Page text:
YIDFF 2007 New Asian Currents
192-399: A Story about the House Living Together
An Interview with Lee Hyun-jung (Director)

Will My Film Help Them?

Q: What is the social position of the homeless in Korea?

LH: The existence of homeless people has come to the surface of Korean society only recently, and as such the word “homeless” itself is now heard much more frequently than ever before. I think that homeless people in Seoul have a different conception of “home” than homeless people in Japan, because the homeless people in Seoul do not build homes for themselves out of cardboard. You have to remember that the people in the House Living Together were formerly homeless. Since they are no longer homeless, they have a certain sense of pride that they are different from “those other beggars.” However, they are still looked down on by society. People in Seoul generally believe that homeless people are a shame to the society, and that they should not be walking around outside. The homeless in Korea are in a very complicated position.

Q: Why is it necessary for them to live together?

LH: By living as a group, they can develop skills in relationship building and problem solving. More than anyone else, the people living in the house understand just how meaningful living together is for them.

Q: Time to time in the film, they show affection for you, the director. How was your relationship with them?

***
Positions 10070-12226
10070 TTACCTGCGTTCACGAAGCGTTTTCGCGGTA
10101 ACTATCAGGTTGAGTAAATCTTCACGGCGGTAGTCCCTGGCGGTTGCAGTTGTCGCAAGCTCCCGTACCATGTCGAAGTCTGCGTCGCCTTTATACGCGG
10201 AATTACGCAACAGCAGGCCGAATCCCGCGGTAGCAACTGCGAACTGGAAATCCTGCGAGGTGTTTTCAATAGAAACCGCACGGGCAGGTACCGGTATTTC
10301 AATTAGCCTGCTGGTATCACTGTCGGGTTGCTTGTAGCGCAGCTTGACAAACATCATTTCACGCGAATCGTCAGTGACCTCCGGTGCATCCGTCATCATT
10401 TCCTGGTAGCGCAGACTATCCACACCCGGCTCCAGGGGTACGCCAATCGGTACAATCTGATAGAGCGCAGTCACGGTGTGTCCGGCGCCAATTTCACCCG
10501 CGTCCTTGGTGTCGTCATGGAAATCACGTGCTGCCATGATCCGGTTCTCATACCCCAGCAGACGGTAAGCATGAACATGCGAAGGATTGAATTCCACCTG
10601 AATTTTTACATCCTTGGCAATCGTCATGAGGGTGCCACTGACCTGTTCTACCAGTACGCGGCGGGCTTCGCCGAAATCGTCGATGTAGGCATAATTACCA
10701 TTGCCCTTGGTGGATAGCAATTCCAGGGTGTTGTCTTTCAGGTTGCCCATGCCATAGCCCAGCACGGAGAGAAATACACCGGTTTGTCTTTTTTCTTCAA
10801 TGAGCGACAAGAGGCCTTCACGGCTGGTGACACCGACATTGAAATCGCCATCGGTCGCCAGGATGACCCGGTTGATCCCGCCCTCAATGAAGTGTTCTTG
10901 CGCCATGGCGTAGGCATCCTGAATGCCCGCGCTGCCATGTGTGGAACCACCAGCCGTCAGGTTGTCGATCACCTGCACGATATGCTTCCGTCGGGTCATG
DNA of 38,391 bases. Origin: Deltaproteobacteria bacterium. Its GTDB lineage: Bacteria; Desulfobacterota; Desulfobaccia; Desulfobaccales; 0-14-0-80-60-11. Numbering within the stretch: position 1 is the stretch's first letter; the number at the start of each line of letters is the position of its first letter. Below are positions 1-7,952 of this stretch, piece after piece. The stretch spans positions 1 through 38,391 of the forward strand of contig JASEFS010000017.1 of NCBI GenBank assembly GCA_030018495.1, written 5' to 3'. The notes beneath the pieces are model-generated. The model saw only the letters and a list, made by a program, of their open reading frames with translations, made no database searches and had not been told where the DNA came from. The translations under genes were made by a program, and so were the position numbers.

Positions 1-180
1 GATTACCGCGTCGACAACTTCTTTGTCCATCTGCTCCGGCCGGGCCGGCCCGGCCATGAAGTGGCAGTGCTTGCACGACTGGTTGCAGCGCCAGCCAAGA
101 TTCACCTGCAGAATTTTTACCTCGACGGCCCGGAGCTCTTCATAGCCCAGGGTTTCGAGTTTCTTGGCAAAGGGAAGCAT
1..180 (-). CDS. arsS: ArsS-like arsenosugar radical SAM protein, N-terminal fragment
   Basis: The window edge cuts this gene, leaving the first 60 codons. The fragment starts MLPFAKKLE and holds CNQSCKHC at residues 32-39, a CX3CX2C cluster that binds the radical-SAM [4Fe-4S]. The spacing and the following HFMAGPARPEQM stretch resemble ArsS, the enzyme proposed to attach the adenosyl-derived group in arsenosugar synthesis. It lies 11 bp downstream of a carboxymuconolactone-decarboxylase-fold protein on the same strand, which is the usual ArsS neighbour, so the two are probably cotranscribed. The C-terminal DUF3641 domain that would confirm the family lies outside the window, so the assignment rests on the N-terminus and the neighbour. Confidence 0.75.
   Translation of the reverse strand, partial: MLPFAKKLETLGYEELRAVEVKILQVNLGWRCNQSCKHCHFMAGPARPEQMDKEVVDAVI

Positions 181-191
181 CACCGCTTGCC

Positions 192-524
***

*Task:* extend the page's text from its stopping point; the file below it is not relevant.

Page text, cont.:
LH: I tried hard as a director to keep a distance from them. Often in documentaries, the filmmaker and subjects become closer as time progress, leading to some sort of discovery. I was trying to do the opposite, and during the editing process I tried not to use any of the scenes where I am mingling with them. However, I also realized that it was pointless to fixate on this, because the presence of a camera is a fact that cannot be ignored. When I appear to be very close to them in the film, it is because their kindness makes us seem close.

Q: Did your feelings about them change as you were working on this film?

LH: I was looking forward to finding out how they operated as a group. Knowing that family ties are very strong in Korean society, it is significant that they called each other family. However, when I began to film them I started to question myself, especially during the latter half of filming. I wasn’t sure how to deal with my own emotions, and there was a period of time when I had to stop filming. It became painful for me to be an observer as they dealt with their conflicts right in front of my eyes. I felt completely lost, like what I was doing was not going to help anybody, or change anything. I feel that this entire filming process was my attempt to understand, to come to terms with the people in the House Living Together.

Q: How do you think this film will affect the Korean society and the House Living Together?

LH: To tell you the truth, I don’t think this film has done anything beneficial for the House Living Together. Sometimes I even feel like I exploited them for my own purposes. Because of this among other reasons, I haven’t been able to get myself to make a concerted effort to have this film viewed by the masses. I still don’t know what to think of it. I am encouraged by audience members who see this as more than just a film about homeless people, who find a connection between this film and their own lives. They understand that no matter how nicely we present ourselves, we all still carry within us a brutal side.

(Compiled by Sonobe Mamiko)

Interviewers: Sonobe Mamiko, Hiroya Motoko / Interpreter: Ando Daisuke / Translator: Paul Mikaelsen
Photography: Kusunose Kaori, Hiroya Motoko / Video: Kusunose Kaori / 2007-10-05